Recognizing the French might have a point, Jefferson dispatched his own agent to smuggle seed rice out of Italy and sent the seed, probably an ancestor of Arborio, to a successful Charleston rice planter for study. Jefferson continued, throughout his presidency, to promote research in South Carolina to breed a rice variety capable of producing both high-quality separate grain and gruel dishes. By 1820, a new rice called Carolina Long Gold began to establish an elite market share in Europe. Beyond its superior flavor, aroma, and texture, this elegant new rice possessed starch qualities capable of producing sticky, creamy, or separate-grain dishes, depending on how it was cooked. Estate grown and especially prepared for market, its cooked grains were visually unique and beautifully textured. Carolina Long Gold created a culture and cuisine of influence in the city of Charleston and enabled America to take the European rice trade from Italy and dominate world import rice markets until the Civil War. Carolina Long Gold rice and other important local rice varieties conceived during the Jefferson era and marketed after his presidency were lost during the Civil War.
In 1998, Dr. Gurdev Khush, a rice geneticist, and his good friend and rice entomologist from Charleston, Dr. Merle Shepard, began a collaboration at the International Rice Research Institute in the Philippines. Using descriptors associated with Carolina Long Gold and genetic material from Carolina Gold, they created a new rice with attributes of the famous lost Carolina Long, and sought to give this new rice an aromatic dimension akin to the floral rices of India and South Asia. After a decade of selection and trials of over 100 different new cultivars, they produced a beautiful new rice bred naturally from Carolina Gold. Elegant, long, and slender with a subtle perfume, this new rice cooks slightly dry, and grain-for-grain. Dr. Anna McClung, a rice geneticist at the USDA-ARS in Beaumont, Texas, collaborated with Drs. Khush and Shepard to release this new rice to the public. Charleston Gold, as it is called, underwent culinary trials in commercial kitchens in Charleston beginning in 2008, and was released to the public by the USDA in 2012.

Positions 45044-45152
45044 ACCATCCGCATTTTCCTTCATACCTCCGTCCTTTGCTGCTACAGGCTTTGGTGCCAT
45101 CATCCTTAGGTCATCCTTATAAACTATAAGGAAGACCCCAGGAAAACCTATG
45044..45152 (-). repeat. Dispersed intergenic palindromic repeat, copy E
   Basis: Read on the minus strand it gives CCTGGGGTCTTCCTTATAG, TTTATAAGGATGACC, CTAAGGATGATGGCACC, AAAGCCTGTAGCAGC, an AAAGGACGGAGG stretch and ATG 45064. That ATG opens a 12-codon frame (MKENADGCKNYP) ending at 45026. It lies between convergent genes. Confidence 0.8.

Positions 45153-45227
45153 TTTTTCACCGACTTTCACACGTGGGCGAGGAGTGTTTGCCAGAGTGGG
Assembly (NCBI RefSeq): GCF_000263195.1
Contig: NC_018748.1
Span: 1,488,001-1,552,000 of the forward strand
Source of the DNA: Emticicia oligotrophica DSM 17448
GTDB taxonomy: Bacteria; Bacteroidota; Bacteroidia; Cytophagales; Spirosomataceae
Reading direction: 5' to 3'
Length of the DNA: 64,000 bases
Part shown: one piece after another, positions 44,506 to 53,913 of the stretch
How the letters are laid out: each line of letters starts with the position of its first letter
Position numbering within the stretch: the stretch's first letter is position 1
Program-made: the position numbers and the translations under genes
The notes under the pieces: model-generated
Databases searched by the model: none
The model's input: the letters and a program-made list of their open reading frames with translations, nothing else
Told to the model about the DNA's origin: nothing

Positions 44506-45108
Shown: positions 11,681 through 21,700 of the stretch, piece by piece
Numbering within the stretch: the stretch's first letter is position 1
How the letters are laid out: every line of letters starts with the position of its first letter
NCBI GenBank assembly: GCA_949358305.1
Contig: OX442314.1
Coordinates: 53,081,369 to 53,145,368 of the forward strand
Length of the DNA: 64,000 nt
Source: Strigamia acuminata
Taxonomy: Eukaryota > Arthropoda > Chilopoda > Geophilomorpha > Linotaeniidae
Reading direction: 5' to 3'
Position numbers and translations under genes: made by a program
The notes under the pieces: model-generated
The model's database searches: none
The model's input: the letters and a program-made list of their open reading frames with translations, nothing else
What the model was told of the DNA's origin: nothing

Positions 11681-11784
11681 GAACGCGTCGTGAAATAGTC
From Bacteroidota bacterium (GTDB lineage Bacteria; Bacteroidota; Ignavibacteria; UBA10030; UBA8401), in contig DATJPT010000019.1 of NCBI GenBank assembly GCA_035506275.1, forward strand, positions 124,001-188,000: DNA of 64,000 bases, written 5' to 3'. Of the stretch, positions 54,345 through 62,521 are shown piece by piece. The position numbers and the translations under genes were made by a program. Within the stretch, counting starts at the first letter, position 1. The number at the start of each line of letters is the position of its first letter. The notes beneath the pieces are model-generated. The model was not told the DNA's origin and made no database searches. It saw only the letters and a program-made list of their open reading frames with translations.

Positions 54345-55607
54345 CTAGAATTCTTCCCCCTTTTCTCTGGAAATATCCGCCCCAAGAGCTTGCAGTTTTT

Charleston Gold is an aromatic rice and, like other long-grain varieties such as basmati and jasmine, has a heady, perfumed fragrance and a flavor distinctive enough to go head-to-head with the racy-hot and complex seasonings of Thai and Indian cuisine, or reveal itself slowly in a solitary bowl with just a touch of butter. Long-grain aromatic rice can generally be relied on to cook up dry, light, and fluffy, and Charleston Gold possesses this delightful trait as well.
Laurel-Aged Charleston Gold Rice
The threat of hurricanes put Antebellum Carolina rice production under routine threat of catastrophic loss. To preempt possible loss, Carolina rice farmers created a network of seed farms that each year banked seed enough for three planting seasons. Sealed in barrels with wild red bay laurel, the third-year rice consistently developed unique aromatic properties, flavor, and texture. It appeared occasionally as an elite rice on European markets where it fetched spectacular prices . . . and then it disappeared. Today Anson Mills banks Charleston Gold rice seed with wild bay laurel to insure the seed’s availability for future crops. Our oldest Charleston Gold rice, banked in 2008 developed extraordinary flavor nuances and is stunning in taste and texture. We released this rice in 2011 much as a small winery might release a special bottling, and will continue to release subsequent years as they become available—provided no seed fields are destroyed by hurricane.